Tuesday, March 20, 2012

I Don’t Hate You. I Didn’t Misunderstand You. I Just Don’t Like What You’re Doing

 Imagine the following scenario with me, won’t you please?

It’s 1858, and you’re living in the Wild West, aka Illinois. There’s a pretty hotly contested senatorial race going on between the very well respected Democrat, Stephen A. Douglas, and some lanky dude named Abraham Lincoln. The two men have been engaging in debates all over the state, and they’re coming to your town. You’ve heard these things are pretty interesting, so you decide to go.

The first question is tossed out and Lincoln answers first. His response is thoughtful and creative and he really gets the crowd on his side. After he is done, it’s Douglas’ turn, and he rebuffs most of what Lincoln has said. The language is pretty sharp and pointed, but this guy really believes what he’s saying.

There’s a pregnant pause.

Then suddenly, Lincoln throws his hands up in the air, turns to the crowd in exasperation, and says, “I can’t talk to this guy. He’s just a hater!” Then Lincoln walks away.

That would be such a bummer, wouldn’t it?

Of course, the Lincoln-Douglas debates didn’t really go down that way. Both men were passionate about what they believed in. They had different ways of bringing their points to the crowds they talked to. But neither of them were reduced to to unprofessional-ism on the platform, at least so far as the history books are concerned.

We could learn something here.

Debate, Civil Debate, is Extremely Fun

The fact of the matter is that debate, when conducted with care and civility, is actually really fun, especially if you’re truly passionate about what you’re saying. In the online world, there is plenty of stuff we could debate. We could debate how to follow people or unfollow people on Twitter. We could debate which platform is the most advantageous for parents or for business or for anything else. We could debate all kinds of stuff.

We could, in an ideal world.

Unfortunately, it seems the art of civil debate has fallen by the wayside just at the point when there is a medium that could accommodate it like no other.

Criticism that hits below the belt

Part of the problem is that a lot of people who could throw out a topic for debate instead throw sticks and stones. For example, instead of saying, “I disagree with what you said there,” people write posts or tweet, “Dude, what a dirt bag.” (OK, they don’t say dirt, but I’m not going to use the real word they say here). Instead of saying, “Here is why I think this person’s methodologies could be harmful,” people say, “Hey, you’re an a-hole and I hate you.”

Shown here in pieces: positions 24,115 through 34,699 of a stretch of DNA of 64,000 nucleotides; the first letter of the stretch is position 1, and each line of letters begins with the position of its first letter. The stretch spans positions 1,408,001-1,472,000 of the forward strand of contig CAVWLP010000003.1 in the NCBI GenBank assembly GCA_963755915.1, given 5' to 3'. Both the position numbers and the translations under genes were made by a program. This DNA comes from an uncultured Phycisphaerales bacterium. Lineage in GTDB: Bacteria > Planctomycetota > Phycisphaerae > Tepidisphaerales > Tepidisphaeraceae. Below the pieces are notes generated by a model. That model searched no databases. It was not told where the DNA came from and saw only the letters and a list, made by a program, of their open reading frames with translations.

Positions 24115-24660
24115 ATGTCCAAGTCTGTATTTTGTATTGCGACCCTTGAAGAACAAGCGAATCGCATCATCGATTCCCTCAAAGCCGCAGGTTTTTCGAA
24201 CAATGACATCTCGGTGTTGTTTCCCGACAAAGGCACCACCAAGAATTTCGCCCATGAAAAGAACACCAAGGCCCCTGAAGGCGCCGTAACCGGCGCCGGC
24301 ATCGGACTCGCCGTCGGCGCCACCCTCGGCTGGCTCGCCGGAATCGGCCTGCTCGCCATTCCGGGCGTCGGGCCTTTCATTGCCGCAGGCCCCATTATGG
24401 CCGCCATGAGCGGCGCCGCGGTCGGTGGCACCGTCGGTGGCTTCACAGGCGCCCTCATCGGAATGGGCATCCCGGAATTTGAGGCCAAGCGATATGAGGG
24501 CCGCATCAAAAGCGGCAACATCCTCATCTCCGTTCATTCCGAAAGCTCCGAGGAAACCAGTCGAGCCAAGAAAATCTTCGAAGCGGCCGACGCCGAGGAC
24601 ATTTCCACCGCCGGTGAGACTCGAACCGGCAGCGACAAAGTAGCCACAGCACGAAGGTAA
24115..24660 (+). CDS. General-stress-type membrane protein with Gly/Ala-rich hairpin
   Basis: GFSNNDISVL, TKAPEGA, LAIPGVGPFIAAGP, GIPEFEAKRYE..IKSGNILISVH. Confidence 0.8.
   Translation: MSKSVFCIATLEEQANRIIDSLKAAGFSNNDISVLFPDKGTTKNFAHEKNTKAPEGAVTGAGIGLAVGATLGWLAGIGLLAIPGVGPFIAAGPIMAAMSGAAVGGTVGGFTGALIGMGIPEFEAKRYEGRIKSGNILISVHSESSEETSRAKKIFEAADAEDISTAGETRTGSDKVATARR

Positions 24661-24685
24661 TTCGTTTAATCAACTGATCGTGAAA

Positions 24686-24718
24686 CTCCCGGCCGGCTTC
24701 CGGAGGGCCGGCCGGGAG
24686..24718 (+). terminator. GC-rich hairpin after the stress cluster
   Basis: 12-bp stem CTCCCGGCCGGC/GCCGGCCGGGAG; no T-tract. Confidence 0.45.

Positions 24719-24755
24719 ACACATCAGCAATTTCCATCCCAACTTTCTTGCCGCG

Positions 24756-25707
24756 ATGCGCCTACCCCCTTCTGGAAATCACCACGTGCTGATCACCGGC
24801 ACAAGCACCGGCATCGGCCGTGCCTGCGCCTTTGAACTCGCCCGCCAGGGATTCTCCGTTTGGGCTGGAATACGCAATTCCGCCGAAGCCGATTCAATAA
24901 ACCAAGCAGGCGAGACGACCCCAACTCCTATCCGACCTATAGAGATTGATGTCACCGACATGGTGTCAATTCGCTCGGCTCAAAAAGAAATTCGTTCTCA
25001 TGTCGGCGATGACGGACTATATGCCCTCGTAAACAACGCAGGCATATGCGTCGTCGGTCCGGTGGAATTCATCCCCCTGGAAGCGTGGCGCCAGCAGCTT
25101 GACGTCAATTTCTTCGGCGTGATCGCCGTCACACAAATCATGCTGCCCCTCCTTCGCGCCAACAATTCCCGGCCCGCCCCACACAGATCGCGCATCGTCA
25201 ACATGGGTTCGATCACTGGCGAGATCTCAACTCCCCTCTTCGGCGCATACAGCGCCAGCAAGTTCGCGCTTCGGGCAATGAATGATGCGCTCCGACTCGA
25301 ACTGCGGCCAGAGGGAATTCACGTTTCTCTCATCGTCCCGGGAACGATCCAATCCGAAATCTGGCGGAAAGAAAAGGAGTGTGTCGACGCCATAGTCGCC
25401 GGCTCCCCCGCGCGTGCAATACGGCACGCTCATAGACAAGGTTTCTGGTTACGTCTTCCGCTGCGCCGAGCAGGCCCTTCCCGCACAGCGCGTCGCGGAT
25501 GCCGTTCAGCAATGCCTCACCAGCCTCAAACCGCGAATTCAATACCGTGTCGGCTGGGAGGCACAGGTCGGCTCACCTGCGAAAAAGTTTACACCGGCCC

It’s kind of hard to build a civil debate on that kind of foundation, right?

At the same time, though, people who may on occasion receive criticism, legitimate but perhaps sharply worded, have taken to reacting like they are Zeus come down from Olympus. “What? Um, are you saying I’m doing something wrong?” Sometimes people in the online world act as if disagreement is akin to being beaten up. They ask for sympathy when someone criticizes them. Other times still, disagreement is simply grouped into the ,”Well, I guess they hate me” category.

All of these things are useless. They make everybody look like toddlers (and I mean no offense to any toddlers who may read this).

Be open to being imperfect

When someone disagrees with you or criticizes something you are doing, do not automatically put all shields up and assume you are being attacked. Maybe someone has a legitimate point to make. Maybe someone is actually trying to protect you from making yourself look like a jerk, even if they don’t have the best way of verbalizing that.  Here, repeat these things as your mantra.

“I am not being bullied if someone disagrees with me. I am just experiencing someone disagreeing with me.”

“Perhaps this person is offering sage wisdom. I will listen first and call them a hater later.” That rhymes so it’s more fun to say.

“Maybe I am not being misunderstood and maybe someone still doesn’t like this. Perhaps I need to look at this from their perspective.”

Practice saying those things to yourself. I mean, literally, aloud. Here, let’s try it right here. Do you disagree with what I’m saying here? I’m ready and waiting to add to my way of thinking, and I very probably will not hate you after you voice your opinion.

Have at it!

Marjorie Clayman

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